One of the largest Baroque palaces in Germany

Ludwigsburg Residential Palace

Außenansicht des Residenzschlosses Ludwigsburg; Foto: Staatliche Schlösser und Gärten Baden-Württemberg, Norbert Stadler
Additional heat for the state rooms

Heating the palace

Anyone who thinks that winters were a cozy time for the royal family at Ludwigsburg Residential Palace is seriously mistaken. Keeping the rooms warm was a difficult endeavor, especially so for the servants.

Old central building at Ludwigsburg Residential Palace. Image: Staatliche Schlösser und Gärten Baden-Württemberg, Norbert Stadler

Very cold in the winter.

Stuttgart or Ludwigsburg for the winter?

The Ludwigsburg Residential Palace was originally only intended as a summer residence, the Old Palace in Stuttgart served Duke Eberhard Ludwig and his successors as a winter residence. However, in 1764, when Duke Carl Eugen, uncle to Friedrich, the first King of Württemberg, declared Ludwigsburg his primary residence, the palace began being occupied year-round, and continued to be until 1775.

King Friedrich I's bedroom in the new central building, Ludwigsburg Residential Palace. Image: Staatliche Schlösser und Gärten Baden-Württemberg, Steffen Hauswirth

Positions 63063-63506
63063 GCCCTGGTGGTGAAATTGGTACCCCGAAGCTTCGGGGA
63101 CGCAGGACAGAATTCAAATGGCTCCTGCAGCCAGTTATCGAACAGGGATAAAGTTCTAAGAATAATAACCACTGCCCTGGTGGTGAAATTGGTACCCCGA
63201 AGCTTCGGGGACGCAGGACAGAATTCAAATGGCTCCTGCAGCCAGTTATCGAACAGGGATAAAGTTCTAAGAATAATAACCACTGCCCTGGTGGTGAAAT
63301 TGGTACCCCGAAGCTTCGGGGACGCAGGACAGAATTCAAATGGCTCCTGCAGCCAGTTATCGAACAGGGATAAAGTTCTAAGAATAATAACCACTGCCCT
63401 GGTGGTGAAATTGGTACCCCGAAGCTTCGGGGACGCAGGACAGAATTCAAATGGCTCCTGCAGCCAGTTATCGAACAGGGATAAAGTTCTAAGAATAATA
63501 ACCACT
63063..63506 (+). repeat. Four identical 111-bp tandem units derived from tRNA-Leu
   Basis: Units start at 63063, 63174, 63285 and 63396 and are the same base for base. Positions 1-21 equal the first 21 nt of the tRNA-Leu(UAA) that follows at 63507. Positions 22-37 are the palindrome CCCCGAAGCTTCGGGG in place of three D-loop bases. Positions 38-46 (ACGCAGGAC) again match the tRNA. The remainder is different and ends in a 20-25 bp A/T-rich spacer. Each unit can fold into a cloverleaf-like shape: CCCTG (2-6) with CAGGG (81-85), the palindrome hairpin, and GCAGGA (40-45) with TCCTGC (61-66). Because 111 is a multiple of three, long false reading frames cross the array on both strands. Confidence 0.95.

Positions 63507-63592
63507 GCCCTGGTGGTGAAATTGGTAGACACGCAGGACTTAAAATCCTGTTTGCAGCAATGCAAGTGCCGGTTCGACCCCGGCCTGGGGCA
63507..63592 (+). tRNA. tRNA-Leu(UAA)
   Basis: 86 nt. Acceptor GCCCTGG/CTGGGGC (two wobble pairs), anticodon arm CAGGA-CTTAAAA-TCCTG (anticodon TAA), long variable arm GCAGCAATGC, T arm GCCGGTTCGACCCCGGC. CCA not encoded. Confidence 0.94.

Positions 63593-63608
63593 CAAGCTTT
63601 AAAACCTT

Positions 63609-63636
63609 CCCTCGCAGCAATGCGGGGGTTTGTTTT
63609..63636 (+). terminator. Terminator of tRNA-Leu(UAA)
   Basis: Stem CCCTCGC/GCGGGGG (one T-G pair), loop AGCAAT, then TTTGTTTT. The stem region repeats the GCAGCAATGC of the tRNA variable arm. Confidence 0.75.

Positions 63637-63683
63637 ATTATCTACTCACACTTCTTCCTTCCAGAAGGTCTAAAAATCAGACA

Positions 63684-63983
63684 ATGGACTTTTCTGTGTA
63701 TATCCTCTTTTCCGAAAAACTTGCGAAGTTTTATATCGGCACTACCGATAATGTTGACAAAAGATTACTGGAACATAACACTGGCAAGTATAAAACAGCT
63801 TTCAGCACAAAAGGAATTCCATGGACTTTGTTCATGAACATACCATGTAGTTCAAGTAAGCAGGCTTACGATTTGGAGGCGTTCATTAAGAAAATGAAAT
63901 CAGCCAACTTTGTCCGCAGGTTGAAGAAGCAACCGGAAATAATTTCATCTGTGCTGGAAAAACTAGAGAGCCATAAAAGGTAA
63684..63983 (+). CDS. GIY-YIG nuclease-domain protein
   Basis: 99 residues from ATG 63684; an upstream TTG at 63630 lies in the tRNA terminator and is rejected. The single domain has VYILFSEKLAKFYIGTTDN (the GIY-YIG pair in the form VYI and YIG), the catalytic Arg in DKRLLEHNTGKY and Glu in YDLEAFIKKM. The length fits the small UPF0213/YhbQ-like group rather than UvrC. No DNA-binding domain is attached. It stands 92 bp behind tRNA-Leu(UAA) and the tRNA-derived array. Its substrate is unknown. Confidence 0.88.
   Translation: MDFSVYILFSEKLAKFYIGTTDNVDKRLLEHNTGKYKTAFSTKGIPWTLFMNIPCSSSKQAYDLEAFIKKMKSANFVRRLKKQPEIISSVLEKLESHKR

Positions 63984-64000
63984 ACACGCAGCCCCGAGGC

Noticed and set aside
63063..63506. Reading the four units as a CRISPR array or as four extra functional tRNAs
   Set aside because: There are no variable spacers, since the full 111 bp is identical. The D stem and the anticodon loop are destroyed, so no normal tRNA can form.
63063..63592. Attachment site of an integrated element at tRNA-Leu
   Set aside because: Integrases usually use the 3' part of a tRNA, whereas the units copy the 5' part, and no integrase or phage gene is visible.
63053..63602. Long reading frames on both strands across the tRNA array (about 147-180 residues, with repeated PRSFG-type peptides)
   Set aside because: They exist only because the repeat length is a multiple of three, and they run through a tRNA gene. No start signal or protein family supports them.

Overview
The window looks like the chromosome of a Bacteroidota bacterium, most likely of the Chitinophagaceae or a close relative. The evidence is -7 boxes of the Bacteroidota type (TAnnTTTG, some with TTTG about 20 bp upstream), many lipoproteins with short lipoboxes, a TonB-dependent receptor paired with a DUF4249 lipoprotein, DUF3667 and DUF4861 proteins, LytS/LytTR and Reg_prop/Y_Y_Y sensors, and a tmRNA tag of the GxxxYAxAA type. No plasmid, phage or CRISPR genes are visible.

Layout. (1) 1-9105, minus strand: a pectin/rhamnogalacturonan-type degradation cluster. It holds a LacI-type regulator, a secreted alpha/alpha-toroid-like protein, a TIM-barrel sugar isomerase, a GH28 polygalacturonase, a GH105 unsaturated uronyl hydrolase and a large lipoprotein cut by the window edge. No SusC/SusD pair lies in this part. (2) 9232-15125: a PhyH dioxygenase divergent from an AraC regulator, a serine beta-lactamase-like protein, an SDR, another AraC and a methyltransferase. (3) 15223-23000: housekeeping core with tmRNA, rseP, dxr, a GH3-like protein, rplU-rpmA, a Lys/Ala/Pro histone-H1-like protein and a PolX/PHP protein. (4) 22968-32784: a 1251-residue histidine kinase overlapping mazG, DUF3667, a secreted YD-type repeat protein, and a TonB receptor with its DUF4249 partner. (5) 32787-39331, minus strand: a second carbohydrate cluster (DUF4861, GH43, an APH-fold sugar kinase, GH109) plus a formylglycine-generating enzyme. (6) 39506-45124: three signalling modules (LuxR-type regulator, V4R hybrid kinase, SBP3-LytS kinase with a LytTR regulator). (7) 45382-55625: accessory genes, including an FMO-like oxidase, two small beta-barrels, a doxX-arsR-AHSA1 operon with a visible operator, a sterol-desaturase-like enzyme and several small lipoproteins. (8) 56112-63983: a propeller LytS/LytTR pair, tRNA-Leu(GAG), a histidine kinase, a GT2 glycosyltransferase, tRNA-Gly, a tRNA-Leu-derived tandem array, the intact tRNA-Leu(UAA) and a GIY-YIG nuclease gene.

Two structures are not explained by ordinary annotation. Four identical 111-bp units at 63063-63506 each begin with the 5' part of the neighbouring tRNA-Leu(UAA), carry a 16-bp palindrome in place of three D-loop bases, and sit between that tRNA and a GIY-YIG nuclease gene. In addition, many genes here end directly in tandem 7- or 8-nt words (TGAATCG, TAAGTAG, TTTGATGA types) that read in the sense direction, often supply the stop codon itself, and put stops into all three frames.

Royal bedroom with two cast iron stoves.

Measures to stave off the cold

The primary method for staying warm, then as now: heating. Often, only the royal family's rooms were heated with open fireplaces and tiled stoves. These could be stoked discretely from the servants' passageway through heating shafts. Heating required massive quantities of wood that was brought to Ludwigsburg from the Black Forest. High ceilings and poor insulation meant rooms were quite cold and drafty, despite attempts to heat them.

Heating alone was not enough

Since heating alone was insufficient, there were other options for staving off the cold during the winter months: Additional windows were hung in front of the muntin windows, rugs were laid down and the silk summer wall fabrics were replaced with wool fabrics. Ladies and gentlemen also draped themselves in warmer clothing, such as quilted undergarments and dressing gowns, gloves and hats. Warm beverages, like coffee and chocolate, and warm baths also made the cold days more bearable.

Wattierter Morgenmantel aus dem Modemuseum im Residenzschloss Ludwigsburg;
Wattierter Unterrock aus dem Modemuseum im Residenzschloss Ludwigsburg;

Ladies and gentlemen protected themselves from the cold with specific under- and over-garments.